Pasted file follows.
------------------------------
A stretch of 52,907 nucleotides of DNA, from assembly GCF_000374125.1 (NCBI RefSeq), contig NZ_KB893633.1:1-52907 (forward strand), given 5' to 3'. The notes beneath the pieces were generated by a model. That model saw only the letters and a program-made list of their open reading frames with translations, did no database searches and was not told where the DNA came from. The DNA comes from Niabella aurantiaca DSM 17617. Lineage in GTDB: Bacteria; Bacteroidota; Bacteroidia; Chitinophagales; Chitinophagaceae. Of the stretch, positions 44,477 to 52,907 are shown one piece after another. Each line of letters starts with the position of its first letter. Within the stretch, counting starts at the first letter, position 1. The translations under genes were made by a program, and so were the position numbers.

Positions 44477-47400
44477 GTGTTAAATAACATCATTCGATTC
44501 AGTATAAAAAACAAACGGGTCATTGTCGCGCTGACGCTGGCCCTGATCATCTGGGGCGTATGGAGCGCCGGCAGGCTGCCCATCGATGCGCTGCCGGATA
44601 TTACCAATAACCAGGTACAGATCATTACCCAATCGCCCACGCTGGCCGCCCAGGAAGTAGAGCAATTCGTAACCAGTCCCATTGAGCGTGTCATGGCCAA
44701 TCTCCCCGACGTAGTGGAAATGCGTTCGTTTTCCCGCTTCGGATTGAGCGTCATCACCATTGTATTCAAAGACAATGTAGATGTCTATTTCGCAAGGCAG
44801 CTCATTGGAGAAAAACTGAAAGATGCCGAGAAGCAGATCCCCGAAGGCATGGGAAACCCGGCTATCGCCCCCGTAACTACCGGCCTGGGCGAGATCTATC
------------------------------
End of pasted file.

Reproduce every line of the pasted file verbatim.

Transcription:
A stretch of 52,907 nucleotides of DNA, from assembly GCF_000374125.1 (NCBI RefSeq), contig NZ_KB893633.1:1-52907 (forward strand), given 5' to 3'. The notes beneath the pieces were generated by a model. That model saw only the letters and a program-made list of their open reading frames with translations, did no database searches and was not told where the DNA came from. The DNA comes from Niabella aurantiaca DSM 17617. Lineage in GTDB: Bacteria; Bacteroidota; Bacteroidia; Chitinophagales; Chitinophagaceae. Of the stretch, positions 44,477 to 52,907 are shown one piece after another. Each line of letters starts with the position of its first letter. Within the stretch, counting starts at the first letter, position 1. The translations under genes were made by a program, and so were the position numbers.

Positions 44477-47400
44477 GTGTTAAATAACATCATTCGATTC
44501 AGTATAAAAAACAAACGGGTCATTGTCGCGCTGACGCTGGCCCTGATCATCTGGGGCGTATGGAGCGCCGGCAGGCTGCCCATCGATGCGCTGCCGGATA
44601 TTACCAATAACCAGGTACAGATCATTACCCAATCGCCCACGCTGGCCGCCCAGGAAGTAGAGCAATTCGTAACCAGTCCCATTGAGCGTGTCATGGCCAA
44701 TCTCCCCGACGTAGTGGAAATGCGTTCGTTTTCCCGCTTCGGATTGAGCGTCATCACCATTGTATTCAAAGACAATGTAGATGTCTATTTCGCAAGGCAG
44801 CTCATTGGAGAAAAACTGAAAGATGCCGAGAAGCAGATCCCCGAAGGCATGGGAAACCCGGCTATCGCCCCCGTAACTACCGGCCTGGGCGAGATCTATC